Kip Fenn’s first love is in a coma. His father suddenly isn’t his father. After formative trips to Brussels and Brazil, Kip wins a civil service job. Unfortunately, a media baron discovers his sexual weakness and is blackmailing him for government secrets. If only Kip could find solace in his wife’s arms or joy in his children.

DIANA - Book 2 - Amazon (US/UK)
Kip Fenn is a success: his career has taken off within a major UN agency trying to spread wealth from the rich to the poor. But all is not well with the world - the golden age of oil and chips is now over, and unsustainable development is leading to social turmoil, and to world war. Kip has found love and a new family, but he can find no way to stop his older children self-destruct; nor does he realise his partner’s deceit.

LIZETTE - Book 3 - Amazon (US/UK)
Third time lucky - Kip Fenn finds true love. His UN career though is ending with a whimper. Another terrible war is cut short by the devastating Grey Years, and while nations rebuild many individuals turn Notek. In restless retirement, Kip’s lifelong passion for vintage photos sees him launching a new arts institution. But who is the mysterious visitor by his bedside, and how will she affect his planned deathday?


And so made significant . . .
is the world’s greatest online anthology of diary extracts. It is presented in the same way as popular books like The Assassin’s Cloak and The Faber Book of Diaries, i.e. by calendar day, but contains more, and many longer, extracts than is possible in published books. Moreover, for each quoted extract there’s a link to a Diary Review article with some or all of the following: further extracts, biographical information, contexts, a portrait, and links to online sources/etexts. Furthermore, new extracts are added on a regular basis.

in diary days



Notes and Cautions
In general, these diary extracts are quoted as given in the published (book or online) source referred to in the reference articles. Each extract may be all, a large part of, or a small part of the complete entry for that day. I have tried to indicate where text has been removed from within a quote by the use of trailing dots in square bracket.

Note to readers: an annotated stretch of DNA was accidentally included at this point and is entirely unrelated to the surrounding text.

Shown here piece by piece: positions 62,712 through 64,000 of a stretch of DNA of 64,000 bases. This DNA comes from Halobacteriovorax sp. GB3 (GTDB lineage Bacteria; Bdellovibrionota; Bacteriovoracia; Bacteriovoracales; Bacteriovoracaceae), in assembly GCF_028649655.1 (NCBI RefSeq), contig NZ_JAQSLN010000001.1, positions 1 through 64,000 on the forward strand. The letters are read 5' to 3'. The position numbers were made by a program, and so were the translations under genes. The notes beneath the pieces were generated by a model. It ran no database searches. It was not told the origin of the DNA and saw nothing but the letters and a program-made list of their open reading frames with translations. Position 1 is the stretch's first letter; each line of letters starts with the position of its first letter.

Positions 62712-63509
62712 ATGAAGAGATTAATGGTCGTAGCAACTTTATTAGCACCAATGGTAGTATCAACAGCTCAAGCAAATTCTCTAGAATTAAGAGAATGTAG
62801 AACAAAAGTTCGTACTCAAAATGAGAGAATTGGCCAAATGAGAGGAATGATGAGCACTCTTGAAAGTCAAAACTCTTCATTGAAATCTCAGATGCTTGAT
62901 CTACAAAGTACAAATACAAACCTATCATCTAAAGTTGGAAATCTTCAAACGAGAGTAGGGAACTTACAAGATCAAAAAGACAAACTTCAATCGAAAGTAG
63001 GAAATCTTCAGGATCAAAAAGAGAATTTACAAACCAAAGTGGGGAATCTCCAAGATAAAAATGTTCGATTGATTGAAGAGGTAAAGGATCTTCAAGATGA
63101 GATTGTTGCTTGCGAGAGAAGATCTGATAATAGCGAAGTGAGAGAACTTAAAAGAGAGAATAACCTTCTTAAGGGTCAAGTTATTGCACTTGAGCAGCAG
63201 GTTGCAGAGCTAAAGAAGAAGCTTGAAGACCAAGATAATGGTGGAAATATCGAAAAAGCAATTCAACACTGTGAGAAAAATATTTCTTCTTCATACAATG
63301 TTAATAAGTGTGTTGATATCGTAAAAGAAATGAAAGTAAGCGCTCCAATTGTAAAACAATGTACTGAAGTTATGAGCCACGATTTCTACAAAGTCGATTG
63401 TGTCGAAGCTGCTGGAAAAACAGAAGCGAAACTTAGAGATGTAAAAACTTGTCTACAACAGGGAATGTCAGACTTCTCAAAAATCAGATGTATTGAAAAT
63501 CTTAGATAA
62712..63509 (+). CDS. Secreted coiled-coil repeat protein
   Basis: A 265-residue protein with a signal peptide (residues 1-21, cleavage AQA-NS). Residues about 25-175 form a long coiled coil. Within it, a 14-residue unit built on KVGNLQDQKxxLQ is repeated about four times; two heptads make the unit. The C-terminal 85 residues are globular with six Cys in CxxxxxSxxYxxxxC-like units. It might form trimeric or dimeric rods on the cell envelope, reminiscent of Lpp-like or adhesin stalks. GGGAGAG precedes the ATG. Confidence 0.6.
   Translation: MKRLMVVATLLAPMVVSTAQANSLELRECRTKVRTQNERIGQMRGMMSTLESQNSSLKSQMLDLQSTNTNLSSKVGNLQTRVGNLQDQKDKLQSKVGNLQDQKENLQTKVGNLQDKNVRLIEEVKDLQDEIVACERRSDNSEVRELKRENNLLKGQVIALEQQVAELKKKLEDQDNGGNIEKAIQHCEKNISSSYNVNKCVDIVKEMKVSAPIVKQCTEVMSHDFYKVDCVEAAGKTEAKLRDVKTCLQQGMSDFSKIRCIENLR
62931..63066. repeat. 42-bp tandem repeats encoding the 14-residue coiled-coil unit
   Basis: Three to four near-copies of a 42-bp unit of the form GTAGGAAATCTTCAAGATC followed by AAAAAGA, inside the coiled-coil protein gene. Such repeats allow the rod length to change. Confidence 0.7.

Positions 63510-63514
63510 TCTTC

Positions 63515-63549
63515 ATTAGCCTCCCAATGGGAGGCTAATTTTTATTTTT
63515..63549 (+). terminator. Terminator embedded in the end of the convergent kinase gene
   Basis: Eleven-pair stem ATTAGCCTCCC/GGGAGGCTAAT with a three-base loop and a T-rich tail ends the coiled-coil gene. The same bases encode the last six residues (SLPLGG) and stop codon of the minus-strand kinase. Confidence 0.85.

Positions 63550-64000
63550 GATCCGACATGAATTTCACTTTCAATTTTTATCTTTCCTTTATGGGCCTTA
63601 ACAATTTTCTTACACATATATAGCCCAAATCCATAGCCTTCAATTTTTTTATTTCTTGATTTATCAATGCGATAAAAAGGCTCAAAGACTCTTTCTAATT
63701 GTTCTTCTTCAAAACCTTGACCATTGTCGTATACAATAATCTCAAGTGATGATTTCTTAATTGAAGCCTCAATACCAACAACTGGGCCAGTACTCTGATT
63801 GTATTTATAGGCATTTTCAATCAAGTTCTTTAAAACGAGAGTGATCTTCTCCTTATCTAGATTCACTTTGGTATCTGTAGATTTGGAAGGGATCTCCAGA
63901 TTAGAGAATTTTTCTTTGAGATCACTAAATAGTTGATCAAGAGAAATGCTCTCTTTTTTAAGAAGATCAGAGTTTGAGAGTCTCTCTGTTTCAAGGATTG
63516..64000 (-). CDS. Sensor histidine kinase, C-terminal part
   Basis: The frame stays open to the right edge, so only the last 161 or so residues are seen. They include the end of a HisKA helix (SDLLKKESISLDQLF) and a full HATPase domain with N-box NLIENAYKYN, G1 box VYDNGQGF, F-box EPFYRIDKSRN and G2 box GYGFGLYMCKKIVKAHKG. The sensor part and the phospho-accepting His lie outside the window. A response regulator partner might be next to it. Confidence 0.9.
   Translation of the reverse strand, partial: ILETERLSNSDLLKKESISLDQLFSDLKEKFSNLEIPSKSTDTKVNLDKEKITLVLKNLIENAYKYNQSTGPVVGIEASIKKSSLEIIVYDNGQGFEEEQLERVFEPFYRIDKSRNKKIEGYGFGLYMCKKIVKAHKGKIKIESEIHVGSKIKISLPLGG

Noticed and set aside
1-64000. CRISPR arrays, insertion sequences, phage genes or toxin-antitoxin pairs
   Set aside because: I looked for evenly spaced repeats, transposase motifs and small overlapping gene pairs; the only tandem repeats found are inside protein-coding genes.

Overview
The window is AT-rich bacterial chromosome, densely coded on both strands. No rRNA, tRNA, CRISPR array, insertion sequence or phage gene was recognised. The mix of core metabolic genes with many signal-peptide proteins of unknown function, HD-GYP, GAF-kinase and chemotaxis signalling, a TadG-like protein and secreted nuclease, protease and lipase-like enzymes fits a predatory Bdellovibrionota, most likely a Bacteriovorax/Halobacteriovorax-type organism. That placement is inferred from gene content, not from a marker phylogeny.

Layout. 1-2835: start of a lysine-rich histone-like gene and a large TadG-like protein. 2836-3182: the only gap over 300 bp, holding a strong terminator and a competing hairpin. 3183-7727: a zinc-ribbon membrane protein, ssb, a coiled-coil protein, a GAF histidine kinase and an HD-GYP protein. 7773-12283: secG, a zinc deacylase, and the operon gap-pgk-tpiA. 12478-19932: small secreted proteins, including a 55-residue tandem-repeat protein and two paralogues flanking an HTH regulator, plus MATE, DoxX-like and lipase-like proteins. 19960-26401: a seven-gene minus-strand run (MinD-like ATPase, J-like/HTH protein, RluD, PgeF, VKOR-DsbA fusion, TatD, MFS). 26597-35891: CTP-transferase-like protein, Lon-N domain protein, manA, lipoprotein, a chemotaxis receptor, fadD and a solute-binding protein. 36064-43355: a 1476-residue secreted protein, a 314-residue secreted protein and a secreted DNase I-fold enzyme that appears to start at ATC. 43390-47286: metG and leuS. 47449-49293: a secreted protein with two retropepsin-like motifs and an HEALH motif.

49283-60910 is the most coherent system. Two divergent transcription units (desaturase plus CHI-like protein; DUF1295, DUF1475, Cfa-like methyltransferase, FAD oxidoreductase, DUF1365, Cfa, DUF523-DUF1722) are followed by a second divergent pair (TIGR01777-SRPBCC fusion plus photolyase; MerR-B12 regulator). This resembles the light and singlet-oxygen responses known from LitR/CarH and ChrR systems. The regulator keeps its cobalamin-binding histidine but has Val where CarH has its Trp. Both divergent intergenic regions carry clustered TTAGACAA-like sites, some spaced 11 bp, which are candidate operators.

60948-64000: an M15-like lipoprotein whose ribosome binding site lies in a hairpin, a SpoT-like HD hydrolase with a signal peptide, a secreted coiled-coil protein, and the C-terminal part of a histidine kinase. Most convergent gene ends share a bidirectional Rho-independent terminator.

For any other use of these diary extracts other than browsing please refer to the original sources.

Any author, publisher or other copyright holder who takes the view that I am unacceptably breaching their copyright please let me know. I have tried to remain sensitive to copyright rules (using far fewer quotes, for example, when a book, by an author still alive, remains in print and popular), but it is not practical for me to seek authorisation for every quote and article, since I maintain these websites without any funding or advertis-ing. I take the view that publicity for the source books is a quid pro quo for my use of the extracts, but I am more than happy to remove the extracts if asked.

SITE DEVISED by Paul K Lyons

The Diary Junction is one of those wonderful privately maintained public resources for which the Internet is justly celebrated: a database of information about celebrated and obscure diaries[over 500] from all historical periods, with referrals to the dates the diaries cover, where the originals are held and bibliographic information on published versions.’ Laura Miller, Salon

The Diary Review, hosted by Blogger, publishes magazine-style articles on diaries and diarists, several times a week. Now over ten years old, The Diary Review is the secondary source for the extracts in this online anthology.